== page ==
Agriculture has affected humanity like no other human development, and while food security has improved significantly since the first attempts at plant and animal domestication some 12,000 years ago, the adoption of agriculture as a main mode of subsistence has varied across societies well into the twentieth century.
As an attempt to explain the global patterns of reliance on agriculture, this study used GBIF-derived ecological niche models of the first 116 plant and animal species domesticated by humans to determine the effects of ecological opportunities.
Creating a map of local environments supporting early domesticates, the study found the highest suitability in tropical regions. Coupled with data on location and subsistence techniques of 1,200 traditional cultural groups, the models suggested that early-twentieth-century farming practices were shaped by local species richness, and that reliance on farming continued to be significantly predicted by how suitable the environment was for those early domesticates.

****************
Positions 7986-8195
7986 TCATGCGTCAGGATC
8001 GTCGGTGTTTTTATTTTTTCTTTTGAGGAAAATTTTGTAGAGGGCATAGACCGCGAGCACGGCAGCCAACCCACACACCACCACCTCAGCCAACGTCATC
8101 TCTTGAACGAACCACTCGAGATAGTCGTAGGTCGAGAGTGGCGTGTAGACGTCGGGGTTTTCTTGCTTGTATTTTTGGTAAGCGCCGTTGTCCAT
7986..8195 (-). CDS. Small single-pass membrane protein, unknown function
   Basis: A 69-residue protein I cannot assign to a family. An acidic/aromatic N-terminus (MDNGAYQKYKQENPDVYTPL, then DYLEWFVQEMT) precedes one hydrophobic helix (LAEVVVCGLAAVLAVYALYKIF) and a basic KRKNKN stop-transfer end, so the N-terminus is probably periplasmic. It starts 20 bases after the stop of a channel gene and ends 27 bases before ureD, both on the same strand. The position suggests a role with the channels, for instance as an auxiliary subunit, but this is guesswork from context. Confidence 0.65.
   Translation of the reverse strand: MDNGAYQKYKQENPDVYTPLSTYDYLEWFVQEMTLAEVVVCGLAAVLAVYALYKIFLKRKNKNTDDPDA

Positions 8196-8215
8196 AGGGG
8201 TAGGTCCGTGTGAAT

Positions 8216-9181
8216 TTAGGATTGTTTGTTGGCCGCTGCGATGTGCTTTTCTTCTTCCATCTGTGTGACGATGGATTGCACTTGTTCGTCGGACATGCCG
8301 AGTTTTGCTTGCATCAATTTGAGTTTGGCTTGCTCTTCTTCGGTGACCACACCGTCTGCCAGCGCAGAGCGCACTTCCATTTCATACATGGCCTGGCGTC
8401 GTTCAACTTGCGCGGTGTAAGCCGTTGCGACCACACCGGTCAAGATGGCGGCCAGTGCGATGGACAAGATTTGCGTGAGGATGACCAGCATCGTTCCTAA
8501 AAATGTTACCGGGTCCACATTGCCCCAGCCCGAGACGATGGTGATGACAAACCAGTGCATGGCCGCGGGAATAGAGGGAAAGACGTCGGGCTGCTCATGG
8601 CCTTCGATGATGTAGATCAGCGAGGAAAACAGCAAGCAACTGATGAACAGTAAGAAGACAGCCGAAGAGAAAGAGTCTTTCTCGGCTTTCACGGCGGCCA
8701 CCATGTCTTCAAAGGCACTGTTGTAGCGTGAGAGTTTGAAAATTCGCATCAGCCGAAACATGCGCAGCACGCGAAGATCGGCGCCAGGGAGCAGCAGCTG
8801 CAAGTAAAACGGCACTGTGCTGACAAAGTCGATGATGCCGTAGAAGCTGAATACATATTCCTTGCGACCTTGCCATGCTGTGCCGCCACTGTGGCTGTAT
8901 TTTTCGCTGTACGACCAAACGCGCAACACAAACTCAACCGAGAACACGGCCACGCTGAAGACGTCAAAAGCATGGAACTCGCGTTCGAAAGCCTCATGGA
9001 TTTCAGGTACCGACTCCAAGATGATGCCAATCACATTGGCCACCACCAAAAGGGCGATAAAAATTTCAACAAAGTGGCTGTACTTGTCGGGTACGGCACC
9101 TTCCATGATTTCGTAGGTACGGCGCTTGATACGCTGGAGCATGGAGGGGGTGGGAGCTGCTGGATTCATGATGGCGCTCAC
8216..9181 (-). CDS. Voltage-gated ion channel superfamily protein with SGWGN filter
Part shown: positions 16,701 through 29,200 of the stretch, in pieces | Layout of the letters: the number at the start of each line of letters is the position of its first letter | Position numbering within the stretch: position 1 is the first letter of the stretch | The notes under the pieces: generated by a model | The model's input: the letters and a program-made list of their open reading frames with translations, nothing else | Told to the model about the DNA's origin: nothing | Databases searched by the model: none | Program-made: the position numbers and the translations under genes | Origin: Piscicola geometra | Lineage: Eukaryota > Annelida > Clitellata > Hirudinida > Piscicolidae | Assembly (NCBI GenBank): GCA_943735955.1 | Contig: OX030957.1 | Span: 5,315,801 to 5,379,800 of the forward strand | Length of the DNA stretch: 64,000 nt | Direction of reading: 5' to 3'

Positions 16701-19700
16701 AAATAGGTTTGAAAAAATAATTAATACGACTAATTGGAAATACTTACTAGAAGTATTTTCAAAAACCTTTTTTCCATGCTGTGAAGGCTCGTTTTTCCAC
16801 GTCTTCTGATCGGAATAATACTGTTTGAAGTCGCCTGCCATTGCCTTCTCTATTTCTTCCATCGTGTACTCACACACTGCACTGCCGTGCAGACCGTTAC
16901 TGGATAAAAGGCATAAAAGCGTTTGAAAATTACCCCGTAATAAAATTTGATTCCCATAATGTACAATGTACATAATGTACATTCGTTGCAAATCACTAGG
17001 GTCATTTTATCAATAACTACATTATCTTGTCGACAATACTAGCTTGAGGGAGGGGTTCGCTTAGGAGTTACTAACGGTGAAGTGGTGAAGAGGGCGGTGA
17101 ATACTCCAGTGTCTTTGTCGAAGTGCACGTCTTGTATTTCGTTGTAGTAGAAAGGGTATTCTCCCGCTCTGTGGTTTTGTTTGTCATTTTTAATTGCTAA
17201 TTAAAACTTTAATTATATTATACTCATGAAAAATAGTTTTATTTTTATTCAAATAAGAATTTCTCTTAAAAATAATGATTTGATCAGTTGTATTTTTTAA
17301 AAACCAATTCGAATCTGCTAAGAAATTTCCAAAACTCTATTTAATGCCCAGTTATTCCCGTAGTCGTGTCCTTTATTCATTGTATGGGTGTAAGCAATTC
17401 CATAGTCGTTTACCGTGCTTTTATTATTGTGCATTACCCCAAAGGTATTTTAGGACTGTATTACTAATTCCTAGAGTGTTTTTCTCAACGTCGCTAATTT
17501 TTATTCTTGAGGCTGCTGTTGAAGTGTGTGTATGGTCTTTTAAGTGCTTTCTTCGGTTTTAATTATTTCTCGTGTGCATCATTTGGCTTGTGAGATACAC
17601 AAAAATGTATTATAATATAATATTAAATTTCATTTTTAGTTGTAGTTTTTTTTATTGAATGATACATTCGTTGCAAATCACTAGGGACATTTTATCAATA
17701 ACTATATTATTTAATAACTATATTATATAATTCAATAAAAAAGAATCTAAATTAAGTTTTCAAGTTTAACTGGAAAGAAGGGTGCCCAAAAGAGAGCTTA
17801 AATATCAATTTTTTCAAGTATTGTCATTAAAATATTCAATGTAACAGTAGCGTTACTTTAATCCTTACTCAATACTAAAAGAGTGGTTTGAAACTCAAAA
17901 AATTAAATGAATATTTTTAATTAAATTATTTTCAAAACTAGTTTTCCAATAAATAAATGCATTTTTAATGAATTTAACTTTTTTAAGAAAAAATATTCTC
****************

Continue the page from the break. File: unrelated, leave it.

Using proxies for processes of transmission of cultural knowledge, the study also suggested that both population expansion and inter-group contact are likely to have shaped the spread, adoption and continued evolution of agricultural practices.